Personnel changes aside, the chief challenge of writing hit songs in your 20s and 30s is figuring out how to carry those arrangements into your 60s and 70s with energy and vitality. Only fools would expect facsimiles of the original recordings from a hard-living act with this many kilometres on its collective odometer, yet to its credit Fleetwood Mac shoulders that weight of history without much of a struggle.

Brisbane Review

Whether through technical issues or some other unseen force, though, the opening salvo at the first of three shows at the Brisbane Entertainment Centre on Tuesday night failed to connect.

What was intended to be a walloping opening combination of three of its most popular songs in “The Chain,” “Little Lies” and “Dreams” instead came across as sluggish and wayward.

From that underwhelming point, however, the six main players — backed by another keyboardist, guitarist, percussionist and two back-up singers — gathered a momentum that continued for more than two hours. The first truly beautiful moment was Christine McVie’s “Everywhere,” whose stacked vocal harmonies in the chorus perfectly exemplified the classic sound that endeared this group to millions of fans.

There is no escaping the fact Nicks’s voice has changed in the years since she laid down the evocative chorus to “Rhiannon,” but what she lacks in a higher register is covered by the extraordinary tones she still coaxes from the middle and lower end of her range. Towards the end of the 21-song set list she performed “Gold Dust Woman” with a sincerity that was mesmerising.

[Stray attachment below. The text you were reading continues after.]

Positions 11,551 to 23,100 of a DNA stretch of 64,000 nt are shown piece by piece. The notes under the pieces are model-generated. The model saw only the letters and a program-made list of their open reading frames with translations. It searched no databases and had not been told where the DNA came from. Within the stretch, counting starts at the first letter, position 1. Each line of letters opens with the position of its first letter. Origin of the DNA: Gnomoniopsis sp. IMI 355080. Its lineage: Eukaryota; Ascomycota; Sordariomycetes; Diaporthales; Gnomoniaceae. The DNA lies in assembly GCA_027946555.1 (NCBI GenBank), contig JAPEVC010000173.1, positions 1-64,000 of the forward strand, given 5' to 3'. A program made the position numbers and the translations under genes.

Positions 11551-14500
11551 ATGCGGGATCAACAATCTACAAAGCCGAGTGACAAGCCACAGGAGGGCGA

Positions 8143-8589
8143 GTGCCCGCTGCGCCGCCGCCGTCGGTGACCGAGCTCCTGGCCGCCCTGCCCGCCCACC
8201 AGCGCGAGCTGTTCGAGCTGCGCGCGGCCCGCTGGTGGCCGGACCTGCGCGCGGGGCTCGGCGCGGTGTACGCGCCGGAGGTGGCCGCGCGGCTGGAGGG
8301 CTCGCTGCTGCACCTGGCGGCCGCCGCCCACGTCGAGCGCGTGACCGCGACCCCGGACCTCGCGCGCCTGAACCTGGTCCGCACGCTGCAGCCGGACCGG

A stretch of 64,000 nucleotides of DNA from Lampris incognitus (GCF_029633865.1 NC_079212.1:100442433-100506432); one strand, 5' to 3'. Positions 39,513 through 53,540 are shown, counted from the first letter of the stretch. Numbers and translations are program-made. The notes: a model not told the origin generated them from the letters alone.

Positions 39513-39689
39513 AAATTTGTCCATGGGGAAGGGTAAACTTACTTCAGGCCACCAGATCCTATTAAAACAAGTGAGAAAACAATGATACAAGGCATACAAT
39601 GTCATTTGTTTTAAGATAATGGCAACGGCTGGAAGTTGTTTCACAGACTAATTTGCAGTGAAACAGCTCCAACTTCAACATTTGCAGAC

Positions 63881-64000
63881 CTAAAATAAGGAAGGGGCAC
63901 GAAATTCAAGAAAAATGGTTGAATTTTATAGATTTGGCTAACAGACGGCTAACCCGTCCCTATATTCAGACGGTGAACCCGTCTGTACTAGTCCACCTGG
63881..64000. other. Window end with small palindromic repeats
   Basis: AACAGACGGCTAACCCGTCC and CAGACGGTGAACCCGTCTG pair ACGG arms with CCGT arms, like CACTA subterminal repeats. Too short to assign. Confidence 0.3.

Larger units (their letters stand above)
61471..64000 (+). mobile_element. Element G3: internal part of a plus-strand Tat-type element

The abundance of musicians on stage meant that some of the band’s most layered songs were overwhelmed by a busy mix. This was most apparent on “Go Your Own Way,” which was dominated by acoustic guitar and percussion, burying John McVie’s bass. It was only halfway through that Campbell’s lead parts were pushed to the fore, allowing the song — and the set — to end on a high, with he and Finn locking into an extended jam before the drummer brought it to a thumping close.

Christine McVie, left, and Stevie Nicks performing in Brisbane on Tuesday. Picture: AAP
Neil Finn, left, and Michael Campbell. (AAP)

With his rock-dog persona Campbell, wearing his uniform of black hat and sunglasses, fits right into this group of weirdo outsiders who somehow ended up, despite themselves, at the centre of popular culture. Before the second song finished, he had played three guitars; by set’s end, that number had reached double figures. His playing covered Buckingham’s exhaustingly diverse range of techniques, styles and parts, while his fellow newcomer was allowed to take a few leads, too.